- Project plans
- Project activities
- Legislation and standards
- Industry context
Last edited 30 Oct 2017
DataBook will be the first free-to-use and free-to-list BIM Product Library which will serve as an immutable, definitive and universal data store for all BIM data. Helping to overcome the current, costly and time-consuming fragmentation issues, DataBook users will reduce development costs while benefitting from a compliant, trusted and standardised model that the entire supply chain can access and utilise.
Using Building Information Modelling (BIM) Level 2 on centrally-procured public sector projects was mandated from April 2016. The introduction of BIM Level 2, which is a process lasting through the entire life-cycle of an asset, underpinned by the creation, collation and exchange of 3D models and the intelligent, structured data which is attached to them, should have a hugely positive impact on the construction industry supply chain. Ease of communication between different design and construction partners has been improved enormously since it first came to the industry.
However, current BIM software providers use different standards, without offering a complete range of building elements which the user can draw from, and are often non-compliant with the British Standard BS8541. Furthermore, the fragmentation in software has prevented seamless communication between different parties.
Responding to industry demand, BRE is developing the free, industry-disruptive DataBook Product Library, which allows registered users to link their BIM objects and associate data to a fixed manufacturers’ data source.
DataBook will provide plug-in functions for authoring tools with options to not only link, but also attach data based upon project stage and appropriate project roles. This will remove the liability and risk for designers and constructors from using editable BIM Library objects, whilst providing them with the appropriate manufacturer data that they need to respond to the project requirements throughout the project lifecycle.
BRE has created a new Templater tool that holds the standard for exchanging data, including product data. This will remove the confusion and lack of interoperability that has surrounded sharing standardised product information from BIM and associates technologies.
BRE Templater (with code by activeplan) will provide core building element definitions (like doors, windows, plaster board, roof tiles, etc.), and is built on international standard such as IFC. Leading on from that, DataBook is a solution currently in beta testing and set to launch in early 2018.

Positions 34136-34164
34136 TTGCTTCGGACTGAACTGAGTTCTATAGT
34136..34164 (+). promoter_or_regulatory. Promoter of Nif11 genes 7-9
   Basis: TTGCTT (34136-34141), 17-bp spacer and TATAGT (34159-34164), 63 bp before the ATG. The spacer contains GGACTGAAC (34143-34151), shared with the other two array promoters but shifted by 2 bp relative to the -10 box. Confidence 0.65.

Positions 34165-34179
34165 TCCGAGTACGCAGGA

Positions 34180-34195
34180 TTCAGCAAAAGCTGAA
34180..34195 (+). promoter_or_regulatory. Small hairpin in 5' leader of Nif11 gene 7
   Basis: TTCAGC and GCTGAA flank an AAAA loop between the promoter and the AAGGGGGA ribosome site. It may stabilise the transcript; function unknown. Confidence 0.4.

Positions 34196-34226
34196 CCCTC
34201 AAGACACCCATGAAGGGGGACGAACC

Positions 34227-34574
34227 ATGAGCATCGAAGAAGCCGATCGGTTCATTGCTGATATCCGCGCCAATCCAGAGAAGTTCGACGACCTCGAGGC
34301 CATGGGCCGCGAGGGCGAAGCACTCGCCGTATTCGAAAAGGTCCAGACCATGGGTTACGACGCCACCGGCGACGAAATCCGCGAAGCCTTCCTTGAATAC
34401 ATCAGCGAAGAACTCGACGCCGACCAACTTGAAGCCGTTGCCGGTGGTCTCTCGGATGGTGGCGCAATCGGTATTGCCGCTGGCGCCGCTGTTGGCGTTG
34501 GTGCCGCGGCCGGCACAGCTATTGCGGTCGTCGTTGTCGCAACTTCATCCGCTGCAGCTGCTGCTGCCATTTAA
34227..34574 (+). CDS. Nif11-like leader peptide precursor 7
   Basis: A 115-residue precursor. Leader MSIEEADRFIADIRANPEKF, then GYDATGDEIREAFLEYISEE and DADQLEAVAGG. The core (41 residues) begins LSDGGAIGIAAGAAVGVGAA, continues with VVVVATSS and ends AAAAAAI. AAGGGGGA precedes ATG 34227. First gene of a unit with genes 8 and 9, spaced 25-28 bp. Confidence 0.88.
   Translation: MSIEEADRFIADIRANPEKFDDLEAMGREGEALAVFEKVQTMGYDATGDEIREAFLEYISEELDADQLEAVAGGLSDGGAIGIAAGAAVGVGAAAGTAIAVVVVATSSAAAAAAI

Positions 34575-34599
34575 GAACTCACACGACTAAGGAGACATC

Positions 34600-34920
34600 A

Paul Oakley, BIM Director at BRE said:
“The new DataBook will provide a much-needed process to manage information flow during the design and build process, without the complex geometry that exists currently. This will help make BIM work for everyone, as currently too much manual object changing is required as projects are transferred between manufacturers, architects and contractors. Given the substantial savings in time and money, DataBook will quickly become the go-to development source in the building industry.”
DataBook will have a premium, paid for element. Services will include BRE independent assessment of the validity of the data available to each BIM object. BRE will check whether the information source is correct and co-ordinated, and content requirements, including manufacturer and contractor-specific contents, will also be verified.
With this unique aspect, DataBook will become an immutable source of truth, critically reducing the risk often associated when sourcing build materials and suitable contractors. BRE is currently in talks with manufacturers, including Tata Steel and Wienerberger, regarding the listing of products in DataBook, which is set to launch in early 2018.
This article was originally published here by BRE on 26th Oct 2017.
 Find out more
 Related articles on Designing Buildings Wiki
Featured articles and news
What collaborative working achieves and how it can be put in place.
BSRIA publishes the 2019 edition of its small but concise annual databook.
Using QSAND to measure the performance of disaster response.
What U-values are, why they matter and how they are calculated.
The need to ensure that we plan for all aspects of our bio-economy
BSRIA calls on government to reach deeper into the causes of pollution.
George Demetri brings a whole new level of technical knowledge to Designing Buildings Wiki.
Quality professionals need to take an active role in driving the completion process forwards.
The innovations needed to move from rhetoric to realisation.
Creating a sense of place, with radically-low running costs and the highest comfort levels.
A conversation between David Mitchell and Caitlin DeSilvey.
A quick guide to brick sizes.
The Union Street development in Southwark was a passion, as well as a business endeavour.